I wish everyone a Good Chanukah, a Chag Urim Sameach, a happy Festival of Light. The lamps we kindle bring much needed hope and warmth in cruel and challenging times.
I also want to say Happy Thanksgiving. These celebrations go well together, calling on us to appreciate the blessings we have and, above all, to celebrate the resilience, imagination and courage of the human spirit.
In the shadow of the drowning yesterday of so many refugees attempting to cross the English Channel, the light of that spirit and the lamps of Chanukah must be set against all the misery, indifference, injustice, hard-heartedness and exploitative cruelty, by whoever and in whichever country it is inflicted, which culminate in such horrors. We have hosted in our home young people who have made similar crossings in equally unseaworthy dinghies; we’ve heard them speak from their hearts, and our hearts go out to them.
The story of the Maccabees as recorded in the Talmud may never have happened. Who knows if, when they reconquered the Temple in Jerusalem, they really searched among the ruins and found that one sealed vial of pure oil, or whether it actually burnt miraculously for eight cold winter days?
Yet that is precisely what happens all the time. The Sefat Emet, Rabbi Yehudah Aryeh-Leib of Ger describes the matter with succinct grace. There is in every person an infinitesimal but irreducible amount of inextinguishable spirit. Just as the jar of oil found by the Maccabees was closed with the High Priest’s insignia, so this spirit is marked by the seal of God. It is the sacred core of every soul; no one can take it from us and nothing can corrupt its essence. Our challenge is to find it, deep within ourselves, and, when we have done so, not only to kindle it but also to let its flame light us.
Such a flame, when it burns in the dark days of the world, possesses a compelling magnetism. It draws others into its circle of brightness and warmth. It inspires us, illumining the pathway to our own inner light. Soon we witness how not just one sole candle, but many flames burn in the night. They are not easily extinguished; once lit, their fires cling tenaciously to the wick, casting back the darkness of harsh days, weeks, and sometimes years and even decades.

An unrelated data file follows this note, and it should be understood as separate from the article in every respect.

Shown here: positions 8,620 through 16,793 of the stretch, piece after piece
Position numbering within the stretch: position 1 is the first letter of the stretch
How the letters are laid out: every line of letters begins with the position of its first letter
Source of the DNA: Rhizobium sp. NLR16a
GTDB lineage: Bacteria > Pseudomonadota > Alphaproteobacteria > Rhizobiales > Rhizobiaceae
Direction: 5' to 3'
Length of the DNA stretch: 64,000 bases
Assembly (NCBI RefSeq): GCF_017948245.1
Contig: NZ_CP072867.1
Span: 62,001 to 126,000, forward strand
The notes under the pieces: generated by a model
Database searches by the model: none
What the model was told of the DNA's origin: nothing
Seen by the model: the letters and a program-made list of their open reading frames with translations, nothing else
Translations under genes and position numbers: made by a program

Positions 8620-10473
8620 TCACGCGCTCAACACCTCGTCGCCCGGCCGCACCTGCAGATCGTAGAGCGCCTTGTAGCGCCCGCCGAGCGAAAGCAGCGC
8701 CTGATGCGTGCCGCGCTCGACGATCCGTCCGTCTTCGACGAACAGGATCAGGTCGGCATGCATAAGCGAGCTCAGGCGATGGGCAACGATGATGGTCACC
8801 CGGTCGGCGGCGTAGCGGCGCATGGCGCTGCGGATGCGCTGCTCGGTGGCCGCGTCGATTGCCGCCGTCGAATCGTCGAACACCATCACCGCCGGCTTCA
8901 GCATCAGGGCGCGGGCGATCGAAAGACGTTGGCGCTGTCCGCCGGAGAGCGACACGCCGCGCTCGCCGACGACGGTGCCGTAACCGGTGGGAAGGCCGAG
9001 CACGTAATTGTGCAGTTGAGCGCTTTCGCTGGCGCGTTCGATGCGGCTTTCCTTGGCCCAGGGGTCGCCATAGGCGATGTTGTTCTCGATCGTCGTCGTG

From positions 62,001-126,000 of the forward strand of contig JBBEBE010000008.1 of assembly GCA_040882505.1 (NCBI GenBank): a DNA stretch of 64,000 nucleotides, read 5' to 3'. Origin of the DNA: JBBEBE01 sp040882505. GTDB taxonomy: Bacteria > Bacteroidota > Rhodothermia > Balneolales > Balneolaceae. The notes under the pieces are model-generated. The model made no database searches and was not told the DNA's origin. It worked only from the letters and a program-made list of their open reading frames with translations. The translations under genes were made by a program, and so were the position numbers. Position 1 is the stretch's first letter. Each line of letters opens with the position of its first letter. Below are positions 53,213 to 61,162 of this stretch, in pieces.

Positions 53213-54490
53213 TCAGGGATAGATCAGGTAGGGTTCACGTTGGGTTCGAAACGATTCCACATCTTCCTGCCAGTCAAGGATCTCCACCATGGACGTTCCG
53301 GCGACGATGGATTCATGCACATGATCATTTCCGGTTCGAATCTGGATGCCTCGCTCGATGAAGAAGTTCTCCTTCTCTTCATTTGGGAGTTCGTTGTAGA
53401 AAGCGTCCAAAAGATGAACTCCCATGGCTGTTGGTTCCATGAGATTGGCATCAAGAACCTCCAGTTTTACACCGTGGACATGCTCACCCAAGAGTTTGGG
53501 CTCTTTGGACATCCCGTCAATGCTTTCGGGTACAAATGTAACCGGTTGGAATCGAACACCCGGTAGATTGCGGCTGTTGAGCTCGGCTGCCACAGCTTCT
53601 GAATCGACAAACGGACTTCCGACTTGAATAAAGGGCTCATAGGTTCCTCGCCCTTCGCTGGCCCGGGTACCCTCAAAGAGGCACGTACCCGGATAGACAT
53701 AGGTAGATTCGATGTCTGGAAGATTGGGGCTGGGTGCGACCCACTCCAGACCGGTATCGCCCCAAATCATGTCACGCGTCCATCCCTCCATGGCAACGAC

Halakhah, Jewish law, requires the Chanukah lights to be set outside, or at least in the window which overlooks the public domain. Except in times of danger, they are not a private secret which has to be concealed.
Across the world our public squares need such illumination. The spirit’s light, the heart’s warmth, the fire in the conscience, must be set at the centre of human activity, in the board room and the body politic, in council and senate chambers, in parliaments, and in the souls of all who work there and the minds of us all. With its illumination we must follow the pathway to recognise, connect with and protect what is sacred in every human life and holy in all creation.
We are not at liberty in these complex and difficult times to neglect the search for our own inner light, or to refuse to kindle it and bring it as our contribution to the square. The light of all humanity is needed, urgently.